Definition of Sprint Goal
 

The single objective of the Sprint is the Sprint Goal. The product goal is the overall picture of the product, however, the Sprint Goal is the smaller picture which would contribute to completing the bigger picture. The Sprint Goal is a commitment by the developers which provides them flexibility with the precise amount of work they need to complete. When the team has a clear goal to achieve in a defined amount of time, they work effectively and become extremely productive. The Sprint Goal aims to create an environment of focus and coherence that encourages the team to collaborate rather than working separately. The team decides the Sprint Goal during the Sprint planning meeting. The Sprint Goal of the developers and the product owner may be different which has to be clarified and negotiated so that both of them have a common ground. The scope of the Sprint Backlog should be within the Sprint and the team and PO should negotiate without affecting the Sprint Goal. 
 

What are Increments?
 

An increment is the list of the features which are developed during the Sprint and before the Sprint and are integrated into the product. It is a concrete stepping stone that brings the team closer to the product goal. It could be considered as a cumulative of all the prior increments which are verified thoroughly such that all the increments work together. The increment must be usable for it to provide value to the customers and its users. One Sprint may have many increments which are all presented at the end of the Sprint during the Sprint review. Hence, this supports one of the three pillars of Scrum called empiricism which means that knowledge could only be achieved by having previous experience in working on that area. 

A Sprint Review is the last-second meeting conducted by the Scrum team where all the features are verified before they are released in the market. The stakeholders give a review about these increments and the development team works on this feedback to make the product increment better. The features which are agreed upon by the stakeholders are released as a product update in the market.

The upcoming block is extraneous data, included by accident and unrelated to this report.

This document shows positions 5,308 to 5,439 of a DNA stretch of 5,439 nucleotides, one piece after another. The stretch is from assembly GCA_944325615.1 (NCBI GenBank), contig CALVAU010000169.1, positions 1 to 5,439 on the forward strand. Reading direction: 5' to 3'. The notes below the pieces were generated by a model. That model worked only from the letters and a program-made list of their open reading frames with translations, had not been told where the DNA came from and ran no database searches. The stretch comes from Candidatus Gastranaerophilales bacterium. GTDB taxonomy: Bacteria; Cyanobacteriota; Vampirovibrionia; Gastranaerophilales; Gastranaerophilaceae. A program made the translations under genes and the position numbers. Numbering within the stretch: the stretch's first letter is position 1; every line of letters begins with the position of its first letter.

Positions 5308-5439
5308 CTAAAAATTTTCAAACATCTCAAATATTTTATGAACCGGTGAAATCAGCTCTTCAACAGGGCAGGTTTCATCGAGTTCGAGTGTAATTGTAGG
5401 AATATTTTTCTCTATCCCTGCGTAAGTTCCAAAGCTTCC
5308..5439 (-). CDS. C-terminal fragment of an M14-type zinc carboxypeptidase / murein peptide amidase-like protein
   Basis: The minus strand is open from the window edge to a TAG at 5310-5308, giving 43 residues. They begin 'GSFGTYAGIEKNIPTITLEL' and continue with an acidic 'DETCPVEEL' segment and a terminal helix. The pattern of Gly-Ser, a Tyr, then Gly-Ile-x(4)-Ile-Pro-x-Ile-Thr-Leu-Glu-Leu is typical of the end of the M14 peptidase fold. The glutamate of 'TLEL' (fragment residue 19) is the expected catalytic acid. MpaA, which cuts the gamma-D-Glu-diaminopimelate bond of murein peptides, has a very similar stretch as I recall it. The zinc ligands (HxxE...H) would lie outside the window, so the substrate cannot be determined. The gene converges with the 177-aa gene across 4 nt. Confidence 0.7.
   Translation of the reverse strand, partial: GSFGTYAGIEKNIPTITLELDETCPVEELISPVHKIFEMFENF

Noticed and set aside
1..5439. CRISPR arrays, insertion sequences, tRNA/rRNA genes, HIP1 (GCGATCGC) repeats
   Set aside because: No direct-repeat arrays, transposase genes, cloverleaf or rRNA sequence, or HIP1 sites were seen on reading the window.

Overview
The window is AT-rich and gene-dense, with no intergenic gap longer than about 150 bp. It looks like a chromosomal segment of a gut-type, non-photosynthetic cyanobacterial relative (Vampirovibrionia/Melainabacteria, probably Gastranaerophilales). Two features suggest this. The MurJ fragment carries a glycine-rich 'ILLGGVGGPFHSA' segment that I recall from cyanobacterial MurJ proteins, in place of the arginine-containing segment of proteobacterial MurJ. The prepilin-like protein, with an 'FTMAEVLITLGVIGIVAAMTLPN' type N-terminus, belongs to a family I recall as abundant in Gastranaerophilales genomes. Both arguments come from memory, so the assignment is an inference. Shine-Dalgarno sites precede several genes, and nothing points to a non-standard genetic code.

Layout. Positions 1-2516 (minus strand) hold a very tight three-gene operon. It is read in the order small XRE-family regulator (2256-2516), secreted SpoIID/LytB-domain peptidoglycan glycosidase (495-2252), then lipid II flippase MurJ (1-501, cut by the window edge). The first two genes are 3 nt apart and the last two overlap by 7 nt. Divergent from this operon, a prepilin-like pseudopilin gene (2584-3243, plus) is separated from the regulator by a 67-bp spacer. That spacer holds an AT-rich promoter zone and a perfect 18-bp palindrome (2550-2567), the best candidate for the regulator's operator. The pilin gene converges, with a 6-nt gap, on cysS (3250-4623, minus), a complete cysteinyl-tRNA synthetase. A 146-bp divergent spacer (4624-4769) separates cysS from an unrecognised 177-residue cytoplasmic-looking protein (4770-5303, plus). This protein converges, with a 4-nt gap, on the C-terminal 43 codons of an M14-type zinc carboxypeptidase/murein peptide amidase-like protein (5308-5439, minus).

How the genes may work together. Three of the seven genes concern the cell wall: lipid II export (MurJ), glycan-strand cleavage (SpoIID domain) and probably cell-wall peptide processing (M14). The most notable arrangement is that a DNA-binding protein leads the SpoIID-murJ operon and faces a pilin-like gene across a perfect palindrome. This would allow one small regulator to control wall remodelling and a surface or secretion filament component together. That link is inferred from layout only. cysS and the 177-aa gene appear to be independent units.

Definition of Done
 

Definition of Done is the commitment of the Scrum team to the increment. Work is considered to be finished when it meets the definition of done which is a list of criteria framed by the product owner. It is the formal description of the characteristics that the increment has to fulfill, for it to be considered as completed. The DoD helps the Scrum team to produce the quality required for the products. When the Product Backlog items satisfy the DoD, the increment is created. The main aim of the DoD is to create transparency and ideas for everyone who is working on an increment. It provides a shared understanding of what the team members should work on so that their work gets approved. When a Product Backlog item does not meet the DoD, they are not released or even presented at the Sprint review. It reaches future consideration and the team moves on with other backlog items. Suppose an organization does not create a DoD, in such cases, the developers themselves should create DoD which is suitable for the product. When many Scrum teams are working on a complex product, they should all decide and mutually agree on a common definition of done.
 

Conclusion
 

The three Scrum Artifacts are the main tools of Scrum which should be understood by every Scrum professional. The Product Backlog helps the team organize all the features in a single list such that they easily select the items for the Sprint Backlog. The product goal gives a direction to the entire project and helps the team see the bigger picture of the product they are building. Hence, it provides an eagle’s view of the project and helps the team to work effectively. The Sprint Backlog helps the team make effective decisions and makes them come up with an actionable plan to complete the list of features they selected. Sprint Goal gives the team a short term which gives them a sense of achievement once completed. The Sprint Goal could be an ant’s view for the Scrum team, which went completed one by one, the team achieving the product goal. Lastly, the increment is the additive of all the work added to the product which helps the product provide more value to the customers and users. The commitment to the increment called the definition of done gives an exact measurement of what the developers should complete. Hence, the three Scrum Artifacts are the heart of Scrum and contribute greatly to making the Scrum project a success.